Rand Hits Month-High Versus Dollar on Growth Signs, Syria Delay
The rand advanced to its strongest level in a month, leading major-currency gains against the dollar, as evidence of a recovery in global growth boosted South Africa’s export prospects.
U.K. unemployment unexpectedly fell in the second quarter, the nation’s statistics office said. Industrial production and retail sales in China, reports showed yesterday. Manufacturing in South Africa probably expanded 1.6 percent in July from a year ago compared with 0.4 percent a month earlier, according to the median estimate of 12 economists in a Bloomberg survey for a report due at 1 p.m. in Pretoria today. The U.S. delayed a decision on military strikes against Syria.
Evidence of a pick-up in the global economy “has supported risk appetite for commodity-based economies and has proved supportive of the rand,” Mohammed Nalla, head of strategic research at Nedbank Group Ltd. (NED) in Johannesburg, said in an e-mailed note. China is the biggest trading partner of South Africa, which is the world’s largest producer of platinum and No. 6 gold miner. The U.K. is the largest provider of foreign capital such as equity, debt and direct investments into South Africa, according to the central bank.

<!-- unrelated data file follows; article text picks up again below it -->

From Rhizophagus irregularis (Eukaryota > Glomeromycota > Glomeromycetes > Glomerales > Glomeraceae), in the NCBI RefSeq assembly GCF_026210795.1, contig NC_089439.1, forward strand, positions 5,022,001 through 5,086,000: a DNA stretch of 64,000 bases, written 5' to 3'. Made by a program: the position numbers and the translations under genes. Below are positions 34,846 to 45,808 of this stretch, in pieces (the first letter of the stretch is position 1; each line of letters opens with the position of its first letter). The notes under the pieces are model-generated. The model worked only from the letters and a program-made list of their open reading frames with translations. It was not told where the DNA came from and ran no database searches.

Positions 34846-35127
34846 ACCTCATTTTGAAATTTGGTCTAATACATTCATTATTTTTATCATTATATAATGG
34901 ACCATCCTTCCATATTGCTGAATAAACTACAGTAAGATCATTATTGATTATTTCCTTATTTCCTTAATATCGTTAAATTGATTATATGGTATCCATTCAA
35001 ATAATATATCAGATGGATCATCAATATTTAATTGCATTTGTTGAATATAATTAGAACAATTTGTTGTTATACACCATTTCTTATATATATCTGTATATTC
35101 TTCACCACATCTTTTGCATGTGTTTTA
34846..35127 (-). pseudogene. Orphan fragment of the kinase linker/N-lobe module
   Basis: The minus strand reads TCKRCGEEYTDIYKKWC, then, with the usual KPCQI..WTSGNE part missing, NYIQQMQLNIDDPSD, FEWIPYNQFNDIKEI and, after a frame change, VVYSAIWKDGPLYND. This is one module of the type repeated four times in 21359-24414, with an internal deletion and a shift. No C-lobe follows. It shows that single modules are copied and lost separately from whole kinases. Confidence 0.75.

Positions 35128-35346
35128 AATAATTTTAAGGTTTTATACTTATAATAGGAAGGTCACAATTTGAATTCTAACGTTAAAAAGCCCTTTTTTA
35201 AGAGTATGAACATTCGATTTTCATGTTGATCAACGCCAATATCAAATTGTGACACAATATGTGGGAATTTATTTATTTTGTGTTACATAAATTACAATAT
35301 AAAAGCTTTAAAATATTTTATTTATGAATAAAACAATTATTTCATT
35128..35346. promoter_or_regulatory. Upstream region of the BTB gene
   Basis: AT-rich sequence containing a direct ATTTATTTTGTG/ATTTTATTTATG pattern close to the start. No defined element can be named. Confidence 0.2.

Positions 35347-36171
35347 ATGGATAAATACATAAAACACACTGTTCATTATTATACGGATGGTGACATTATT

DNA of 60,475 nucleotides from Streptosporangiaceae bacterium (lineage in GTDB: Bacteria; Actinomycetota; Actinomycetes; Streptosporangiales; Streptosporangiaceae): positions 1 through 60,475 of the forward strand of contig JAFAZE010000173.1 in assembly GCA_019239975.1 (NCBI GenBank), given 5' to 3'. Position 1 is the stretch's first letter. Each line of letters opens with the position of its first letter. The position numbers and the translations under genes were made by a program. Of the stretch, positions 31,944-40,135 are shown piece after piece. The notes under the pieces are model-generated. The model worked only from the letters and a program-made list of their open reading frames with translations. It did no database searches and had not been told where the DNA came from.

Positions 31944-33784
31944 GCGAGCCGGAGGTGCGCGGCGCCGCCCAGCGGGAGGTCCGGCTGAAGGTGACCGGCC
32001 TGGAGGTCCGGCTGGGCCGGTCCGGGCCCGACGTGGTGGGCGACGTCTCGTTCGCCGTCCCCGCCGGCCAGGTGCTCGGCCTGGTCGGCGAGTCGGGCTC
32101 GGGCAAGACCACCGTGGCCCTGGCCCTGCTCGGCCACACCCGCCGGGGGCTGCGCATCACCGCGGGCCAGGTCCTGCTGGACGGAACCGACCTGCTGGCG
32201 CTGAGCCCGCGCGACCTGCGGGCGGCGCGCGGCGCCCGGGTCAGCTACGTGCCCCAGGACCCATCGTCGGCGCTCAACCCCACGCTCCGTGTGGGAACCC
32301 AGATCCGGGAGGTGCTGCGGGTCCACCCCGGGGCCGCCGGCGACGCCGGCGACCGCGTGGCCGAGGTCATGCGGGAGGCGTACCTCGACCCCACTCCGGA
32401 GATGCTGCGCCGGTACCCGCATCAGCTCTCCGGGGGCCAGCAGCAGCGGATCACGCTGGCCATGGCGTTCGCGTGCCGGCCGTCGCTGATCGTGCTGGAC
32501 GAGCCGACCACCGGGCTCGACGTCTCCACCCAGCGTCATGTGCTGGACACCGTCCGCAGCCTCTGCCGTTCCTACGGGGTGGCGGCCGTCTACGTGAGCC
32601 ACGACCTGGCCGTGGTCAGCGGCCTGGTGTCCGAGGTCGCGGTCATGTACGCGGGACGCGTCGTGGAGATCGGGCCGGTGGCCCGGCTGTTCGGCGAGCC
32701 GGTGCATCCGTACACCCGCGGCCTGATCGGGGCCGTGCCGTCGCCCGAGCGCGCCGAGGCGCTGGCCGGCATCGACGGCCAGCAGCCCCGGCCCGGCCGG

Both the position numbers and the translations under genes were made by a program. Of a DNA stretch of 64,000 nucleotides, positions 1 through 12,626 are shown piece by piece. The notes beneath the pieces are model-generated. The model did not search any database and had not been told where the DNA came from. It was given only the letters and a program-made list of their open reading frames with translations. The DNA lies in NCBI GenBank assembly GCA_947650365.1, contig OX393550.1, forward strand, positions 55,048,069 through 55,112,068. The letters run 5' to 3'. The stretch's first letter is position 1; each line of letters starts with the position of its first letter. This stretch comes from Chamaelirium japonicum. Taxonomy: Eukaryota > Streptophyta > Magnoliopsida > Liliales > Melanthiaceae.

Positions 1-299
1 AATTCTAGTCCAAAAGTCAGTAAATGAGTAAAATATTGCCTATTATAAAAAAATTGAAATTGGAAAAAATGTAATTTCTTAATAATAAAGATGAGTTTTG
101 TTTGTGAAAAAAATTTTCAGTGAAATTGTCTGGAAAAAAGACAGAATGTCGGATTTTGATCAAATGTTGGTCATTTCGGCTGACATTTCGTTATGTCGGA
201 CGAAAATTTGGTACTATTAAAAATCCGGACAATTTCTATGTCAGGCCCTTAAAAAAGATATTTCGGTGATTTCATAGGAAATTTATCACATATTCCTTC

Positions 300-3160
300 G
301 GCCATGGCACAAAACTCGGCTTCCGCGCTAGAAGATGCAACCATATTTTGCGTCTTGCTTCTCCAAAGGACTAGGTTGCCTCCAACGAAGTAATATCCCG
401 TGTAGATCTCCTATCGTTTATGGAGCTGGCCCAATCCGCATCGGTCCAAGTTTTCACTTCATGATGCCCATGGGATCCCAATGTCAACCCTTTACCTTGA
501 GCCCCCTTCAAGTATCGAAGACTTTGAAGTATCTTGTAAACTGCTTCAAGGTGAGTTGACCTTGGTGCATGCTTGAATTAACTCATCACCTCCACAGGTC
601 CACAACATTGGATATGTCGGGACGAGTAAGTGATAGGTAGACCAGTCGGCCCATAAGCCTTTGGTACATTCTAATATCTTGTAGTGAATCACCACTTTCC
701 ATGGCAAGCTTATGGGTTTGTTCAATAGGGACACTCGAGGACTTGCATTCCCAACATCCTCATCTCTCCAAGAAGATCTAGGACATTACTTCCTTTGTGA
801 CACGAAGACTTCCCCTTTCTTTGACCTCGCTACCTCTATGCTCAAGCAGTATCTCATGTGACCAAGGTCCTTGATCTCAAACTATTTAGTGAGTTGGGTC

The rand appreciated as much as 0.7 percent to 9.9172 per dollar, the strongest level since Aug. 15. It traded 0.4 percent stronger at 9.9452 as of 11:38 a.m. in Johannesburg. Yields on benchmark 10.5 percent bonds due December 2026 dropped eight basis points, or 0.08 percentage point, to 8.25 percent. Gold rose as much as 0.4 percent, while platinum added 0.9 percent.
After saying 10 days ago he would ask Congress to authorize using military force, President Barack Obama reversed course yesterday in a nationally televised address and said he would pursue a proposal by Russia to have Syria surrender its stockpiles of chemical arms to international authorities.
“Syria remains the headline issue as the possibility grows that the U.S. might not take military action,” John Cairns, a currency strategist at Rand Merchant Bank in Johannesburg, said in e-mailed comments. “This creates some possibility that risky currencies could receive support.”
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